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C/S method for distinguishing freshwater from marine sedimentary rocks

Robert A. Berner and Robert Raiswell
C/S method for distinguishing freshwater from marine sedimentary rocks
Geology (Boulder) (June 1984) 12 (6): 365-368


In organic-rich sediments laid down in fresh water, much less diagenetic pyrite is formed than in analogous marine sediments because of the much lower concentrations of dissolved sulfate found in most fresh waters as compared to seawater. As a result, modern organic-rich freshwater sediments exhibit a much higher organic carbon-to-pyrite sulfur ratio (C/S) than marine sediments with similar organic contents. This is demonstrated for several Carboniferous shales and siltstones. The C/S technique cannot distinguish brackish-water sediments deposited under salinities greater than half that of seawater from marine sediments, as demonstrated by analyses of modern Chesapeake Bay sediments. Also, the method is not applicable to nearly pure limestones or to rocks low in organic matter (less than about 1% organic carbon). Saline (high sulfate) phases of ancient lakes can be distinguished from nonsaline phases using the C/S method.--Modified journal abstract.

ISSN: 0091-7613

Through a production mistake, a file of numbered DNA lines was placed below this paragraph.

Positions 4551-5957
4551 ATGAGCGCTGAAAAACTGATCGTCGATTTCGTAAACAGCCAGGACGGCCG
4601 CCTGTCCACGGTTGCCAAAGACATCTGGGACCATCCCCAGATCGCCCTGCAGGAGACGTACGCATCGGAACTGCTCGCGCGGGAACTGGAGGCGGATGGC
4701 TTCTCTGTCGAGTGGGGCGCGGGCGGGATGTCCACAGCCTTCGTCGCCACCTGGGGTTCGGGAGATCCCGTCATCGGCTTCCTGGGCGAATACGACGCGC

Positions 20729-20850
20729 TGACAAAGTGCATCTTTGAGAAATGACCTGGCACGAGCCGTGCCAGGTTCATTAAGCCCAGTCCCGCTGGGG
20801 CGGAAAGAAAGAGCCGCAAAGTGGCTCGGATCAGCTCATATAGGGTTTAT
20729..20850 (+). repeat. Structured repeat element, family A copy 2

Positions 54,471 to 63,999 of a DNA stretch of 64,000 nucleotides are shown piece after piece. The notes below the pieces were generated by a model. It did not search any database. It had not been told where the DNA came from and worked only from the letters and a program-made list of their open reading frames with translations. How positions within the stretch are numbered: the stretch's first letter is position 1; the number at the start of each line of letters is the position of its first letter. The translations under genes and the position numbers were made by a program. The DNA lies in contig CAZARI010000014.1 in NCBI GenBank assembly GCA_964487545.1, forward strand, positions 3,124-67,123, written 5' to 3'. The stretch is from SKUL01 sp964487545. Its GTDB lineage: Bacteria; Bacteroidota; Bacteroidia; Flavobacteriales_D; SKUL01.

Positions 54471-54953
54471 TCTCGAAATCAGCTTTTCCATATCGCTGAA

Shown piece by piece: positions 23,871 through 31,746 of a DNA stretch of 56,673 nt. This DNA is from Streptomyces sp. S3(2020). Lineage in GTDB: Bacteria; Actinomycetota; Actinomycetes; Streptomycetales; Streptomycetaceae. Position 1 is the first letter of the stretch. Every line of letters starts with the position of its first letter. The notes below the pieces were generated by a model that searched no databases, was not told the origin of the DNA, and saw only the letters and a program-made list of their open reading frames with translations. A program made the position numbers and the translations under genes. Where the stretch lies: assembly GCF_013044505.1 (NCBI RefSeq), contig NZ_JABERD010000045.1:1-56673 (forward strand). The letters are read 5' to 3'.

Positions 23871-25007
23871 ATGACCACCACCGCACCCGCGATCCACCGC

EISSN: 1943-2682
Serial Title: Geology (Boulder)
Serial Volume: 12
Serial Issue: 6
Title: C/S method for distinguishing freshwater from marine sedimentary rocks
Affiliation: Yale Univ., Dep. Geol. and Geophys., New Haven, CT, United States
Pages: 365-368
Published: 198406
Text Language: English
Publisher: Geological Society of America (GSA), Boulder, CO, United States
References: 30
Accession Number: 1984-038819
Categories: Sedimentary petrologyGeochemistry of rocks, soils, and sediments
Document Type: Serial
Bibliographic Level: Analytic
Illustration Description: illus. incl. 1 table
N36°55'00" - N39°37'00", W76°32'60" - W75°40'00"
N50°00'00" - N59°00'00", W08°00'00" - E01°30'00"
Country of Publication: United States
Secondary Affiliation: GeoRef, Copyright 2018, American Geosciences Institute.
Update Code: 1984
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